Impressionism on Paper, 1874–1886

Camille Pissarro (French, 1830–1903)
Boulevard Rochechouart, 1880
Pastel on paper
Clark Art Institute, 1996.5

During the late nineteenth century, many French art critics argued that prints and drawings could bring the viewer closer to the inception of an artist’s creative process and closer to the pulse of modern life. Historically, the rigorous instructional program at the state-sponsored Académie des Beaux-Arts revolved around students’ mastery of drawing the human figure, while color was considered secondary. A frequent complaint lodged against the Impressionists by their detractors was a lack of “drawing”—the definable, exact rendering of space and form. Positive critical reviews, on the other hand, suggested that the Impressionist line embodied modernity.

Long overshadowed by oil paintings, the prints and drawings that made up nearly half of the artworks on view in the eight Impressionist exhibitions held in Paris between 1874 and 1886 reveal artistic experimentation and technical innovation. Whether constructed with careful delineation or improvisational, sketchy strokes, Impressionist works on paper depicted everyday life in Paris, the suburbs, and the countryside, capturing glimpses of people at leisure and dancers, agricultural laborers, jockeys and racehorses, and stage performers in their working environments. These images of modern life illustrate the Impressionists’ diverse approaches to drawing and demonstrate a shared enthusiasm for new artistic media and technologies.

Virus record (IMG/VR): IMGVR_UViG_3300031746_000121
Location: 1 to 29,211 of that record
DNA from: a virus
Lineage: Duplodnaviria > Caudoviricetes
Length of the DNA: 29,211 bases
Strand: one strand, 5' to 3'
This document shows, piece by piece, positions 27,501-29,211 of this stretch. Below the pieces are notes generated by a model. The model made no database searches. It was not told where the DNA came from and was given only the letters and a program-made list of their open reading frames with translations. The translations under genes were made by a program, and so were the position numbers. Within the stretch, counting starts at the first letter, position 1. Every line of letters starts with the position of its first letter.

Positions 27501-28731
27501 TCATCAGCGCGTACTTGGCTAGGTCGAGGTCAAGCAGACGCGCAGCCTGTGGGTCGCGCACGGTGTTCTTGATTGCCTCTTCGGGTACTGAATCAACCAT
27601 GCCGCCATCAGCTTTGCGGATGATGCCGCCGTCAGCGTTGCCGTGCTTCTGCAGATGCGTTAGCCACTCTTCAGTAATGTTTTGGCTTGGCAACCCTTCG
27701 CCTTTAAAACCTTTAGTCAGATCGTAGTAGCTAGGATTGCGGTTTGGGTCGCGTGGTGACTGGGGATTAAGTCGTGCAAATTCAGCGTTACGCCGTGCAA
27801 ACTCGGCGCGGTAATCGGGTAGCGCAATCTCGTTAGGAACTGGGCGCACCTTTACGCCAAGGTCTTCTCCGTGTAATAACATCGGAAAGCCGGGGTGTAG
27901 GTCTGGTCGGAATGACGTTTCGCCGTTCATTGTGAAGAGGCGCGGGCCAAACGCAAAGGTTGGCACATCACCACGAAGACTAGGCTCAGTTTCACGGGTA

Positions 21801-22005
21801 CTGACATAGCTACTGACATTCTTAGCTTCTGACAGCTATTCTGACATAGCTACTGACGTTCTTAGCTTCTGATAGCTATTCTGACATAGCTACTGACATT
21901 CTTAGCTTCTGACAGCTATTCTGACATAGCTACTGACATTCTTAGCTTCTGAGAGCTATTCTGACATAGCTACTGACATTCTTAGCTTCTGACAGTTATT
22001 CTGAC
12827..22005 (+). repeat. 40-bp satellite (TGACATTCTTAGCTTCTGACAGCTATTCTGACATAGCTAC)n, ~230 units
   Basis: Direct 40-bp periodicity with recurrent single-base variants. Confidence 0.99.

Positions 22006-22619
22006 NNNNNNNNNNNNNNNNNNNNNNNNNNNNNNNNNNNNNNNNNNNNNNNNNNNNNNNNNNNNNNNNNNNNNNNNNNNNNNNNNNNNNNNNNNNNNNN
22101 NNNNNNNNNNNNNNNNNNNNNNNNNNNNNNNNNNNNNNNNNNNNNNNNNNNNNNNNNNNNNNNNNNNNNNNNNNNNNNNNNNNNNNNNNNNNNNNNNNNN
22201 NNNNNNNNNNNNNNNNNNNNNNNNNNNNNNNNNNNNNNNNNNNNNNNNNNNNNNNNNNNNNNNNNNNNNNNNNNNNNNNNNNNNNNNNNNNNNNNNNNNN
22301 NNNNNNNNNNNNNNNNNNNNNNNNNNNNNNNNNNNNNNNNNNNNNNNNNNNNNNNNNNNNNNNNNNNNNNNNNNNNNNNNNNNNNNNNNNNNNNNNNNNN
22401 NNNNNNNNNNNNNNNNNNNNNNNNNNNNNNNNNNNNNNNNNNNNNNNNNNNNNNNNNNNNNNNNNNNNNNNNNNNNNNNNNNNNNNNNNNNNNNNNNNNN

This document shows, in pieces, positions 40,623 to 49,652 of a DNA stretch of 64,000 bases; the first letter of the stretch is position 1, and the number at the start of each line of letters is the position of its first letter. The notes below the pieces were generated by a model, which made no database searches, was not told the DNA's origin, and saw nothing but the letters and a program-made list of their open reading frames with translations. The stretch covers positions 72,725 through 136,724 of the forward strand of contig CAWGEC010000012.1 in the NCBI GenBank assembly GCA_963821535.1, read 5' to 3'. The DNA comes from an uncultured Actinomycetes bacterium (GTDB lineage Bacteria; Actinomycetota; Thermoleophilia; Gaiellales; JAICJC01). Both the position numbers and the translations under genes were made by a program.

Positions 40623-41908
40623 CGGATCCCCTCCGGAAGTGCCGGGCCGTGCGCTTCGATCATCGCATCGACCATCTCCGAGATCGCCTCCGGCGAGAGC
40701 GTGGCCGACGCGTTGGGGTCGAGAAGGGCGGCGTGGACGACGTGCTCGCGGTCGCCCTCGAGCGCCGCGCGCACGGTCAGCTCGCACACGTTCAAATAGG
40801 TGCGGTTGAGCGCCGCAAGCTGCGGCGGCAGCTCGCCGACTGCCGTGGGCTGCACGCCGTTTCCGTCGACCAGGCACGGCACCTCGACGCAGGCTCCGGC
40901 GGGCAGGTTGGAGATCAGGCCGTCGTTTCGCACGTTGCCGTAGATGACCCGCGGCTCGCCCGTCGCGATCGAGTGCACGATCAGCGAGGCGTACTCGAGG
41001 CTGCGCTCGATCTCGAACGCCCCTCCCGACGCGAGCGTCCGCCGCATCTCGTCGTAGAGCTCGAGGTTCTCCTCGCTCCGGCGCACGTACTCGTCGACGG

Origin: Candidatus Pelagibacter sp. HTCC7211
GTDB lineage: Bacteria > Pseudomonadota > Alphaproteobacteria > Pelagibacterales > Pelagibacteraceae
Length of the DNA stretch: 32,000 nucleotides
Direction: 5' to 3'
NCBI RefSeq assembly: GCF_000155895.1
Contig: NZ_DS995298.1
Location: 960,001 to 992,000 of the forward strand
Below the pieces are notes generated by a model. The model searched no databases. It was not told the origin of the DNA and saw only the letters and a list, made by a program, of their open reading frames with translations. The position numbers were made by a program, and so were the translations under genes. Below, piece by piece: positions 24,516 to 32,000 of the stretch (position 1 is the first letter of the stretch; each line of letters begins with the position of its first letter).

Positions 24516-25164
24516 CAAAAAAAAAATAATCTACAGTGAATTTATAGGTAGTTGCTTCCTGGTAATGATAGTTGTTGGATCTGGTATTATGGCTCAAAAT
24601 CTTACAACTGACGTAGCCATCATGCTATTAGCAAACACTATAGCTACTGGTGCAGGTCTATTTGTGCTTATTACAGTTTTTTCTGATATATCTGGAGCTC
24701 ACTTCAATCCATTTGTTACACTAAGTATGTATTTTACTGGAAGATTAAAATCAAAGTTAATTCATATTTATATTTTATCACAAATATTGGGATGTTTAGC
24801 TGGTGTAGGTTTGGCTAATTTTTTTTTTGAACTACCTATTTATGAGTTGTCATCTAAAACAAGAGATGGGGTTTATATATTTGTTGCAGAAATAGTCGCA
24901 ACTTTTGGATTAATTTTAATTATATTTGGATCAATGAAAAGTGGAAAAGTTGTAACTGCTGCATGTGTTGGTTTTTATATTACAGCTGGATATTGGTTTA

Following increased attention to the graphic arts in the Impressionist exhibition of 1879, Edgar Degas, Mary Cassatt, Félix Bracquemond, and Camille Pissarro began to consider a publication devoted to prints. They planned to call the journal Le Jour et la Nuit (Day and Night) and to illustrate it with original black-and-white etchings. Sharing access to Degas’s studio and small etching press, the artists experimented with multiple processes, producing technically complex works that appear speedily executed and spontaneous. Though Le Jour et la Nuit never came to fruition, preparations for the publication sparked the participants’ interests in printmaking processes. Whereas Degas explored the monotype, which he described as “drawings made with greasy ink and put through a press,” Cassatt and Pissarro continued to experiment with intricate soft-ground, aquatint, and, eventually, color etching techniques.